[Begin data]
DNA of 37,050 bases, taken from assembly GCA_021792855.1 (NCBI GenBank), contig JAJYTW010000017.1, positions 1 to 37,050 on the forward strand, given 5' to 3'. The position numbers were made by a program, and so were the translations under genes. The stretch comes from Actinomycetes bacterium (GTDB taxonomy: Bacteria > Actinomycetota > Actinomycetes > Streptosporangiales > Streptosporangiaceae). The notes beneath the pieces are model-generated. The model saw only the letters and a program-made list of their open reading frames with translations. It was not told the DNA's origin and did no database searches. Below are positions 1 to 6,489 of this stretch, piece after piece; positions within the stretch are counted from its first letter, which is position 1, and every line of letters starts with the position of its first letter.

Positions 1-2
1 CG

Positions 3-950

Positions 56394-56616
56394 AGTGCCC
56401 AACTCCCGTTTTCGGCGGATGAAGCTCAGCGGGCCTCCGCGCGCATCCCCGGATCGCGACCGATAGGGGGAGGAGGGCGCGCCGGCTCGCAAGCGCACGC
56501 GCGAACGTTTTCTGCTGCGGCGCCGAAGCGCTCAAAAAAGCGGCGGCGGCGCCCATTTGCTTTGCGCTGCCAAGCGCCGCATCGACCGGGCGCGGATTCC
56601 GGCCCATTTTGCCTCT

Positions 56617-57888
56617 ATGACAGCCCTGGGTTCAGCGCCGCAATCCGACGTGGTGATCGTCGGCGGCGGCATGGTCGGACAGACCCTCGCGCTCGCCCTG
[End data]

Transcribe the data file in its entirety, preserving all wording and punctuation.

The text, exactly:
DNA of 37,050 bases, taken from assembly GCA_021792855.1 (NCBI GenBank), contig JAJYTW010000017.1, positions 1 to 37,050 on the forward strand, given 5' to 3'. The position numbers were made by a program, and so were the translations under genes. The stretch comes from Actinomycetes bacterium (GTDB taxonomy: Bacteria > Actinomycetota > Actinomycetes > Streptosporangiales > Streptosporangiaceae). The notes beneath the pieces are model-generated. The model saw only the letters and a program-made list of their open reading frames with translations. It was not told the DNA's origin and did no database searches. Below are positions 1 to 6,489 of this stretch, piece after piece; positions within the stretch are counted from its first letter, which is position 1, and every line of letters starts with the position of its first letter.

Positions 1-2
1 CG

Positions 3-950

Positions 56394-56616
56394 AGTGCCC
56401 AACTCCCGTTTTCGGCGGATGAAGCTCAGCGGGCCTCCGCGCGCATCCCCGGATCGCGACCGATAGGGGGAGGAGGGCGCGCCGGCTCGCAAGCGCACGC
56501 GCGAACGTTTTCTGCTGCGGCGCCGAAGCGCTCAAAAAAGCGGCGGCGGCGCCCATTTGCTTTGCGCTGCCAAGCGCCGCATCGACCGGGCGCGGATTCC
56601 GGCCCATTTTGCCTCT

Positions 56617-57888
56617 ATGACAGCCCTGGGTTCAGCGCCGCAATCCGACGTGGTGATCGTCGGCGGCGGCATGGTCGGACAGACCCTCGCGCTCGCCCTG